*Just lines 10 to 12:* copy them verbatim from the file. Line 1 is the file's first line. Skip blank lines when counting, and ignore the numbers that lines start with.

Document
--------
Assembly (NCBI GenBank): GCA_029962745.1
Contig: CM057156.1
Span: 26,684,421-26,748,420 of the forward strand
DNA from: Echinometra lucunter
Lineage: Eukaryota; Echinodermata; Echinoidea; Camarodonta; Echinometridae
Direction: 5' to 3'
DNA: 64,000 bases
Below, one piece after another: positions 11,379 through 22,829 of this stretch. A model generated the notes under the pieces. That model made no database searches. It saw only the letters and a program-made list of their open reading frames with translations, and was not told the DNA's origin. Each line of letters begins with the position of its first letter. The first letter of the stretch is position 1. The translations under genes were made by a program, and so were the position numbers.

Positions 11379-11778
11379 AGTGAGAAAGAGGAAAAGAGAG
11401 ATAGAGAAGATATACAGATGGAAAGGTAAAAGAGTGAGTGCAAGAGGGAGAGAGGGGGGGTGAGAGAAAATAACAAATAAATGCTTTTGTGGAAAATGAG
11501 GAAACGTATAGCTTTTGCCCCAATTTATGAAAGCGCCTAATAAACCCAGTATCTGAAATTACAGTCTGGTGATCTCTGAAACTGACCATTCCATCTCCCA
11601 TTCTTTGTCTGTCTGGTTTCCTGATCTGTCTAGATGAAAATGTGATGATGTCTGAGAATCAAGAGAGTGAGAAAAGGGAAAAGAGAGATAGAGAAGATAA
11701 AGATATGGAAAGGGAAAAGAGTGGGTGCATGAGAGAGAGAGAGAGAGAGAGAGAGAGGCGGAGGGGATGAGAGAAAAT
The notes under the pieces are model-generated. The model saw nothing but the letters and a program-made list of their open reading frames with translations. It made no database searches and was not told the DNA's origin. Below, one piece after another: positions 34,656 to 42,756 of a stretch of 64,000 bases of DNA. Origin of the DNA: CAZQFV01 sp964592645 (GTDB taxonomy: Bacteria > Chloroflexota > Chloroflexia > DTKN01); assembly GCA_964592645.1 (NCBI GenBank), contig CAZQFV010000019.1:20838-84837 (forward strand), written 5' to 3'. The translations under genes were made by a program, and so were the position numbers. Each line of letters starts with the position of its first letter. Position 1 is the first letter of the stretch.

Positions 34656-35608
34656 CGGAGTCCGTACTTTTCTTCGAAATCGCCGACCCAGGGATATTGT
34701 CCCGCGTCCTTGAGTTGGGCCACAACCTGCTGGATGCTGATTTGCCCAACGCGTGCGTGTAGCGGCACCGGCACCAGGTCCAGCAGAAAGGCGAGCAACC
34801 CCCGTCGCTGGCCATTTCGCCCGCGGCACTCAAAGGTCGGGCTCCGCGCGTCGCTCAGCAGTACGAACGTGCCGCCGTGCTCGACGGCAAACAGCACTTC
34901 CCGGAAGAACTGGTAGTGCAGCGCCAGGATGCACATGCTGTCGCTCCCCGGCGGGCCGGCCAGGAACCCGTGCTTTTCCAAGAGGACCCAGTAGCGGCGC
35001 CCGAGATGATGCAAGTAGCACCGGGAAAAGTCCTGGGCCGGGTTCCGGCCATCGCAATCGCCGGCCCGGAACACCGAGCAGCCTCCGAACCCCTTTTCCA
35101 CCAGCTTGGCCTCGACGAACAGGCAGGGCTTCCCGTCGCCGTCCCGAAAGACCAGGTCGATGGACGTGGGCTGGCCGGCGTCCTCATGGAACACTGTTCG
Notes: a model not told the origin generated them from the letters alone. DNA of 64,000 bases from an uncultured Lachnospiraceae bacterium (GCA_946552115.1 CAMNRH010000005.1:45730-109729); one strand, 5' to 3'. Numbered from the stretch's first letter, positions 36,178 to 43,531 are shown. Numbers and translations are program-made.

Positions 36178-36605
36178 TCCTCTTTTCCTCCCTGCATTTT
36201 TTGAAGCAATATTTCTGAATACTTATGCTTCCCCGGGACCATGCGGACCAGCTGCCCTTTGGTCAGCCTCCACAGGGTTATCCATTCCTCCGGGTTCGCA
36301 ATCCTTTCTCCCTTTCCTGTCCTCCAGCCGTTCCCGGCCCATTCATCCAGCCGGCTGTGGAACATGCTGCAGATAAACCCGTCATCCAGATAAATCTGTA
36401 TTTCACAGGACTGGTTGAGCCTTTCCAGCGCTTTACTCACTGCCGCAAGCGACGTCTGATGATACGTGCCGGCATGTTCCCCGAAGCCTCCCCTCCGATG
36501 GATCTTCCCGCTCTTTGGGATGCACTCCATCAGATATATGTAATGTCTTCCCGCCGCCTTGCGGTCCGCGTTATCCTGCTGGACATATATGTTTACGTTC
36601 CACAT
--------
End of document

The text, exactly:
11379 AGTGAGAAAGAGGAAAAGAGAG
11401 ATAGAGAAGATATACAGATGGAAAGGTAAAAGAGTGAGTGCAAGAGGGAGAGAGGGGGGGTGAGAGAAAATAACAAATAAATGCTTTTGTGGAAAATGAG
11501 GAAACGTATAGCTTTTGCCCCAATTTATGAAAGCGCCTAATAAACCCAGTATCTGAAATTACAGTCTGGTGATCTCTGAAACTGACCATTCCATCTCCCA